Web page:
Bushfire combustion studies - fuel pyrolysis
Document Type: Book
Author(s): I. S. Walker
Publication Year: 1963

Cataloging Information

  • Australia
  • bibliographies
  • brush fires
  • cellulose
  • combustion
  • decay
  • decomposition
  • Eucalyptus regnans
  • flammability
  • fuel management
  • karri
  • lignin
  • litter
  • temperature
  • volatilization
  • International
Record Maintained By:
Record Last Modified: June 1, 2018
FRAMES Record Number: 39177
Tall Timbers Record Number: 13812
TTRS Location Status: In-file
TTRS Call Number: Fire File DDW
TTRS Abstract Status: Okay, Fair use, Reproduced by permission

This bibliographic record was either created or modified by the Tall Timbers Research Station and Land Conservancy and is provided without charge to promote research and education in Fire Ecology. The E.V. Komarek Fire Ecology Database is the intellectual property of the Tall Timbers Research Station and Land Conservancy.


From the Summary: 'This investigation forms the initial stages of research into the chemical aspects of combustion in bushfires, which has as its final aims (i) an elucidation of the combustion process at a molecular level and (ii) the mechanisms by which this combustion process can be chemically inhibited. In this work the pyrolysis of the materials constituting a typical eucalypt forest litter bed has been studied under conditions simulating those that exist during a bushfire. The thermal decompotsition of E. regnans heartwood has also been studied under a variety of conditions, in order to examine the effects of pyrolysis temperature, pressure and other variables on the products formed. As a result a picture has been obtained of the vapour phase pyrolysis products (from the fuel) that support the flaming combustion during a bushfire and it has been shown that the tars produced during pyrolysis must be the main supporters of flaming combustion, since over 50% (by volume) of the volatile pyrolysis products are non-inflammable.'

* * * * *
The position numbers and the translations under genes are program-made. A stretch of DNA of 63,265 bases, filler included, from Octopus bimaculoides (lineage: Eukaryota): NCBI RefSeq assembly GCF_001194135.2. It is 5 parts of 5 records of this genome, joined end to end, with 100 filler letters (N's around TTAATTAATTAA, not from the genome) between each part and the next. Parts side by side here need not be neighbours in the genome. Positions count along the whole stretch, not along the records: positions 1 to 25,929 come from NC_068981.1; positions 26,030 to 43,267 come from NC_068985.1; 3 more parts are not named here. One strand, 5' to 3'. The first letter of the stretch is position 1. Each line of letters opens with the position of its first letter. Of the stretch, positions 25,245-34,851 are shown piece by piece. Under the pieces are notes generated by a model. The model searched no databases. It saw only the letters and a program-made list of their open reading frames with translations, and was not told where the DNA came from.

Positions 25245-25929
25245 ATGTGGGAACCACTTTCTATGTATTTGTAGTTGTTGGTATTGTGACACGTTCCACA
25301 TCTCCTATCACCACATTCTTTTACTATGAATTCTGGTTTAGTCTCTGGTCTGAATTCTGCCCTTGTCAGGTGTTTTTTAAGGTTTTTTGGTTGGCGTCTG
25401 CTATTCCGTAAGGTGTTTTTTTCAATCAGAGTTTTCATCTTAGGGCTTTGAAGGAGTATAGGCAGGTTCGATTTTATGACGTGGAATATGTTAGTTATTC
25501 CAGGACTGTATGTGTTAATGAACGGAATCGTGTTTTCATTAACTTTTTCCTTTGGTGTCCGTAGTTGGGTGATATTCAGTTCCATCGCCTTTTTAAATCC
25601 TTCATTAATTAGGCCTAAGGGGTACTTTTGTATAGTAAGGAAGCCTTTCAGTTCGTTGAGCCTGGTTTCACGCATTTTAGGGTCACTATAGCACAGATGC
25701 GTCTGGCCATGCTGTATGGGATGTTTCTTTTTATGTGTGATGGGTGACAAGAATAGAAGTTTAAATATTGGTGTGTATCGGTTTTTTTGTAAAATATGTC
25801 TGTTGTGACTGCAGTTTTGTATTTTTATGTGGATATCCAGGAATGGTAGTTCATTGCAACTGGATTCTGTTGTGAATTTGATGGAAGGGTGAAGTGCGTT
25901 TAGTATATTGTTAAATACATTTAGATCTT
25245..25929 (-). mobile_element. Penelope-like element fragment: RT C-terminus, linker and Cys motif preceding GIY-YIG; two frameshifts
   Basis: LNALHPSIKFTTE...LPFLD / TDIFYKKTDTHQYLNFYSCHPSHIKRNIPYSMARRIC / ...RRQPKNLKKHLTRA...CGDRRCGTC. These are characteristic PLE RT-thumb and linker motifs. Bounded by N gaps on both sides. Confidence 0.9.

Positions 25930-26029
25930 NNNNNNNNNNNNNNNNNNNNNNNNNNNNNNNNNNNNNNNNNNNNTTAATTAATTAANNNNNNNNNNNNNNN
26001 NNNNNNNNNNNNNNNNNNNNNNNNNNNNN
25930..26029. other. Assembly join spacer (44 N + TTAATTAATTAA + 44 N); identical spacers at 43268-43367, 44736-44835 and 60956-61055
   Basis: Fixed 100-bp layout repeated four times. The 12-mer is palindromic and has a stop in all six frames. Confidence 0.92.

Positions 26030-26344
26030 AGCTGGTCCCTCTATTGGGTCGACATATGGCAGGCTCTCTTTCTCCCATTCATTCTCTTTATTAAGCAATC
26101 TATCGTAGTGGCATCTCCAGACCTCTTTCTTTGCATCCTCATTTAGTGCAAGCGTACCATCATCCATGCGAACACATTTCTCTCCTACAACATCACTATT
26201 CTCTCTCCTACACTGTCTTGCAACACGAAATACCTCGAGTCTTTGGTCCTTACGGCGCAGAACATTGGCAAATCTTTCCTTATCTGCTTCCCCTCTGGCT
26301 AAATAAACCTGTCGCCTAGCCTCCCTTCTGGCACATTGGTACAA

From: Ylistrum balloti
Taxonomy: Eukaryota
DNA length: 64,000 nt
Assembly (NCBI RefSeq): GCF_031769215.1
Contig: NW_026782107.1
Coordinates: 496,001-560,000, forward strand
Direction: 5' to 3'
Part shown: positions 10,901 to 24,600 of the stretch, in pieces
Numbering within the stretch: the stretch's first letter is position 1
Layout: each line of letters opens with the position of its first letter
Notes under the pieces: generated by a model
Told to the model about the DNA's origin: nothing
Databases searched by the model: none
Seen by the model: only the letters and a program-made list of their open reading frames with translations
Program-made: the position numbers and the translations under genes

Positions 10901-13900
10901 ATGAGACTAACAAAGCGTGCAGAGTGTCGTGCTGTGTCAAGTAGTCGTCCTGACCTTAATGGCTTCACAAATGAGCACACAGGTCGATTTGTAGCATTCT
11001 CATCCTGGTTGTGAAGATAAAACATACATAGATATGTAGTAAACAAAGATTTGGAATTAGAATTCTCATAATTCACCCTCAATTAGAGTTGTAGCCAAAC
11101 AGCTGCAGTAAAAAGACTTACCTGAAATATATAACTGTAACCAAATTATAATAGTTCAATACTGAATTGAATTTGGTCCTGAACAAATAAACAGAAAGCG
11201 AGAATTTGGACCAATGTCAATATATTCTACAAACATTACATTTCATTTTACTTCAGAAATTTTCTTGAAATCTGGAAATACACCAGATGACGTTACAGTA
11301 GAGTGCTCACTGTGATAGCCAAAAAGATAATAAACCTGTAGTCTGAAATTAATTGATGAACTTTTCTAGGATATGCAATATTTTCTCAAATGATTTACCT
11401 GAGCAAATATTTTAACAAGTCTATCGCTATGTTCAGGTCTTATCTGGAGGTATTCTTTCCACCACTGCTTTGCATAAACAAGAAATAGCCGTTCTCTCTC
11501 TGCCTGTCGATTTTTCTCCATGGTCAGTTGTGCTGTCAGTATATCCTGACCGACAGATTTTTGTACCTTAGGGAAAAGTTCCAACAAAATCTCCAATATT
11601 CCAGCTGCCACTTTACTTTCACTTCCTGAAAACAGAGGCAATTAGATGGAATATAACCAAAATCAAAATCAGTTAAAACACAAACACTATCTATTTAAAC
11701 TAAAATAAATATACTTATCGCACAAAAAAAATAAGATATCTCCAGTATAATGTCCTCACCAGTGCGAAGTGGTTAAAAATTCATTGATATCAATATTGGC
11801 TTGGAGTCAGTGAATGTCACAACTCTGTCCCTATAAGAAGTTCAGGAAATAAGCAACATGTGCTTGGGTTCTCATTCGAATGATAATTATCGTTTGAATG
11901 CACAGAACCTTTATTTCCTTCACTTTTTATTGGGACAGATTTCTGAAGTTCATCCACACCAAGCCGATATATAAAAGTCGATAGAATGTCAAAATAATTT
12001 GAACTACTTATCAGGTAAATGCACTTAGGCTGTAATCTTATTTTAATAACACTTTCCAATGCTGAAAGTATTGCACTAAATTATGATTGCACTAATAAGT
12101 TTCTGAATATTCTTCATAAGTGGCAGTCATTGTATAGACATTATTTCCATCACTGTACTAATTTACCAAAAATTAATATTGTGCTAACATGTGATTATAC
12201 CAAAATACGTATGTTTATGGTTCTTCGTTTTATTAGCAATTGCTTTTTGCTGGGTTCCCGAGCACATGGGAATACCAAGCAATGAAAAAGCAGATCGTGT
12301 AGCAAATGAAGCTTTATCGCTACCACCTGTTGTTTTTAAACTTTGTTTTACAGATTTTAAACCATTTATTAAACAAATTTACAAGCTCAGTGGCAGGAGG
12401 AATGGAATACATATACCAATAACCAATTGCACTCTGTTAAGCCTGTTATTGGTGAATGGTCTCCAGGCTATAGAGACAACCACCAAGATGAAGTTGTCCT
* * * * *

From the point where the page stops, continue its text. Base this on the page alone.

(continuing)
Walker, I. S. 1963. Bushfire combustion studies - fuel pyrolysis. Melbourne, Australia, CSIRO, Chemical Research Laboraties.